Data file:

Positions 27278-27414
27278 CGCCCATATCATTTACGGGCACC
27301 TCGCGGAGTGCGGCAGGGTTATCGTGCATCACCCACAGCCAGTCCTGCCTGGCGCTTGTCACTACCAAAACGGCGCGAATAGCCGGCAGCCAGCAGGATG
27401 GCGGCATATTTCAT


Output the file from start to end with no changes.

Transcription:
Positions 27278-27414
27278 CGCCCATATCATTTACGGGCACC
27301 TCGCGGAGTGCGGCAGGGTTATCGTGCATCACCCACAGCCAGTCCTGCCTGGCGCTTGTCACTACCAAAACGGCGCGAATAGCCGGCAGCCAGCAGGATG
27401 GCGGCATATTTCAT